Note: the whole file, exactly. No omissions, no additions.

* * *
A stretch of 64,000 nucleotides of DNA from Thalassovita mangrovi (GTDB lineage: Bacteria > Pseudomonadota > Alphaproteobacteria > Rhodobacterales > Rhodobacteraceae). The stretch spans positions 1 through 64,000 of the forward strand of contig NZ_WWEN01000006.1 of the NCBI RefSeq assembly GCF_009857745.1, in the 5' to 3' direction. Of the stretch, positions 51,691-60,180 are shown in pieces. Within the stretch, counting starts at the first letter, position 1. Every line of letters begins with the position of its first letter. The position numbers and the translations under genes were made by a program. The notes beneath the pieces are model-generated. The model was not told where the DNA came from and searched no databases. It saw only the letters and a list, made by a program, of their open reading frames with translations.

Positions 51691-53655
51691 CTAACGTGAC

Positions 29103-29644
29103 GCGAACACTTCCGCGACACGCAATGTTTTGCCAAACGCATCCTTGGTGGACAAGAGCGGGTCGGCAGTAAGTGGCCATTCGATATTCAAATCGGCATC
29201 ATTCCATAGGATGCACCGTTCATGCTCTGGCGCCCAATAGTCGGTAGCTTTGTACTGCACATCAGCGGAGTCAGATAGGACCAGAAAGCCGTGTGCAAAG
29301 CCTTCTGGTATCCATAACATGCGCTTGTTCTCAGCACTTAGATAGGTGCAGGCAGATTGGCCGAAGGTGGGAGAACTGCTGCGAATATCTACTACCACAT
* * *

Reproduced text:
A stretch of 64,000 nucleotides of DNA from Thalassovita mangrovi (GTDB lineage: Bacteria > Pseudomonadota > Alphaproteobacteria > Rhodobacterales > Rhodobacteraceae). The stretch spans positions 1 through 64,000 of the forward strand of contig NZ_WWEN01000006.1 of the NCBI RefSeq assembly GCF_009857745.1, in the 5' to 3' direction. Of the stretch, positions 51,691-60,180 are shown in pieces. Within the stretch, counting starts at the first letter, position 1. Every line of letters begins with the position of its first letter. The position numbers and the translations under genes were made by a program. The notes beneath the pieces are model-generated. The model was not told where the DNA came from and searched no databases. It saw only the letters and a list, made by a program, of their open reading frames with translations.

Positions 51691-53655
51691 CTAACGTGAC

Positions 29103-29644
29103 GCGAACACTTCCGCGACACGCAATGTTTTGCCAAACGCATCCTTGGTGGACAAGAGCGGGTCGGCAGTAAGTGGCCATTCGATATTCAAATCGGCATC
29201 ATTCCATAGGATGCACCGTTCATGCTCTGGCGCCCAATAGTCGGTAGCTTTGTACTGCACATCAGCGGAGTCAGATAGGACCAGAAAGCCGTGTGCAAAG
29301 CCTTCTGGTATCCATAACATGCGCTTGTTCTCAGCACTTAGATAGGTGCAGGCAGATTGGCCGAAGGTGGGAGAACTGCTGCGAATATCTACTACCACAT